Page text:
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Finally able to resume normal activities, Calgary Opera presented Giuseppe Verdi’s always popular La Traviata, Saturday night’s opening night performance drawing a full, appreciative house.
Like most North American audiences, Calgarians tend to prefer their opera relatively straight and without the outre settings and approaches to opera often associated with Europe. And so it is with this production. Officially, at least, the production has been updated to Paris in the Jazz Age, the frolicsome 1920s serving as an analogue to Paris in the 1840s. In truth, this only affected the costumes in any meaningful way, something that provoked a few bemused smiles but no particular dramatic enlightenment or annoyance.
The production’s set is a unitary one, made to serve for all locations in which the opera is set. Neither lavish nor overly plain, it works perfectly well for the purpose. The costumes, as mentioned, are of the 1920s, as is the role and stage action of the chorus.
If there was one distinctive point to the production, it was the scenes with the chorus, which made a remarkable impact both dramatically and vocally. It may have been where I sat, but the chorus sounded especially full and rich, so vivid was its sound and impact. The party scene in the first act was especially impressive, and in the dramatic encounter between Violetta and Alfredo in the second act which involved the chorus, the vocal impact was powerful, the singing etched and rhythmically precise.
Here, as in other Verdi operas, the weight is carried by the trio of lead singers. The role of Violetta, the opera’s heroine, is notoriously difficult to sing, requiring someone with the flexibility of voice to handle the sheer speed of the famous “Sempre libra” that closes the first act, as well as the vocal heft to manage the dramatic element in the second act. And the third act needs the sweetest of lyric sopranos to make full impact of the pathos of the ending succeed.
All these things were managed impressively by American soprano Talise Trevigne, clearly the star of the production, who is making her debut with the company. All of her major moments, from the big closing aria of the first act to her dramatic encounters with Alfredo’s father in the second act, to her emotional “Addio del passato” in the final act were beautifully and compellingly sung. The final aria was, perhaps, the best of all. Essentially, Trevigne’s voice is of the lyric type, but there is also a substantial body to her sound and, impressively, she has a flexible, easy high register, a real benefit in this role. Taken as a whole, this was as fine a performance of this role as we have seen in Calgary in different productions over the years.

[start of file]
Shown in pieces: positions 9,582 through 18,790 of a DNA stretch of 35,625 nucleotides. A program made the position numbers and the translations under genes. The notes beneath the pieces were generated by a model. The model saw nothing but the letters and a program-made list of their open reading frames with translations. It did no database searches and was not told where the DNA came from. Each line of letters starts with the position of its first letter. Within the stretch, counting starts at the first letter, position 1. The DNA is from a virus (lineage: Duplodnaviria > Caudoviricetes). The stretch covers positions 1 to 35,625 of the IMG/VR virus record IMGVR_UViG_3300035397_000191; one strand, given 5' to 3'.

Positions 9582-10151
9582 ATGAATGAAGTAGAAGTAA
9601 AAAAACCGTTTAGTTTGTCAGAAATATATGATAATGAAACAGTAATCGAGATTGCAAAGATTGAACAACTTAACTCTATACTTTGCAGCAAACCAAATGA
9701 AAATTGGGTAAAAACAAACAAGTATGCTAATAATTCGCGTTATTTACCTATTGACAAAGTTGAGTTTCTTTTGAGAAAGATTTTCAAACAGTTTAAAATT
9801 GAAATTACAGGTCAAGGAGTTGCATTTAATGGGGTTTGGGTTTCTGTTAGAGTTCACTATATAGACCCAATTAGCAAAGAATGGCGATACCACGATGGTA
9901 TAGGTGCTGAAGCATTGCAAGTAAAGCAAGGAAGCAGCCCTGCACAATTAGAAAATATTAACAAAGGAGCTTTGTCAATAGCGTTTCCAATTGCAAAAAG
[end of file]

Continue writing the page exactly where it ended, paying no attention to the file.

Vocally, Trevigne had a fine partner in Andrew Haji as Alfredo. Haji was last heard here in Norma, a slightly heavier part vocally than is Alfredo. Acquitting himself very well in the previous opera, he was heard to even better effect here, the lyrical element of the role suiting his Italianate tenor voice perfectly. The drinking song in the first act set the stage for an even better “De’ miei bollenti spiriti” to open the second act, one of the best performances in the opera. And the audience was clearly moved by the “Parigi, o cara” duet in the final act, where Trevigne’s and Haji’s voices blended movingly in a tender moment. Throughout the performance, Haji’s clear, resonant voice projected easily over the orchestra, his singing everywhere that of a lead tenor.
Hyung Yun was dramatically very strong as Alfredo’s father, and his voice is clearly of the right weight and type for the role. On this occasion, however, he seemed to struggle with the middle and upper part of his vocal registers, with a marked unevenness in the sound, especially compared to the vocal ease of the other principal singers. Yun is experienced in this role and there were many details in the performance that show what comes from a thorough knowledge of the role and its many nuances. Despite the vocal uncertainty, the overall projection of the role was satisfactory and effectively balanced the other principal singers.
The minor roles were also strongly handled, notably Matthew Trevino as Doctor Grenvil, whose ample voice and expressive singing made one wish his part was more than a cameo role. Juliana Krajcovic provided a sympathetic Annina, maid to Violetta, and the numerous other small roles also were well acted and sung.
Chorusmaster Mark Morash stepped in for the originally scheduled conductor Gordon Gerrard. Remarkably assured, Morash guided the orchestra, soloists, and chorus through the opera with real competence, his conducting sensitive to both the emotional moments as well as the elan and brio of the dancing scene in the second act. It is fortunate for the company to have on staff two conductors who can handle mainstream opera with this level of authority.
Everyone enjoyed the gypsies and matadors in the second act. Kudos to Tania Alvarado in this regard, as well as to Alain Gauthier who handled the stage action with enough detail to be interesting without getting in the way of the singers. Kevin Lamotte’s lighting provided an atmospheric backdrop for the different scenes.
In sum, this was a thoroughly satisfying performance, with impressive singing and acting by the Calgary Opera Chorus, and with vocal treats from the two lead singers. Worthwhile attending, the production can be seen again on April 6 and April 8.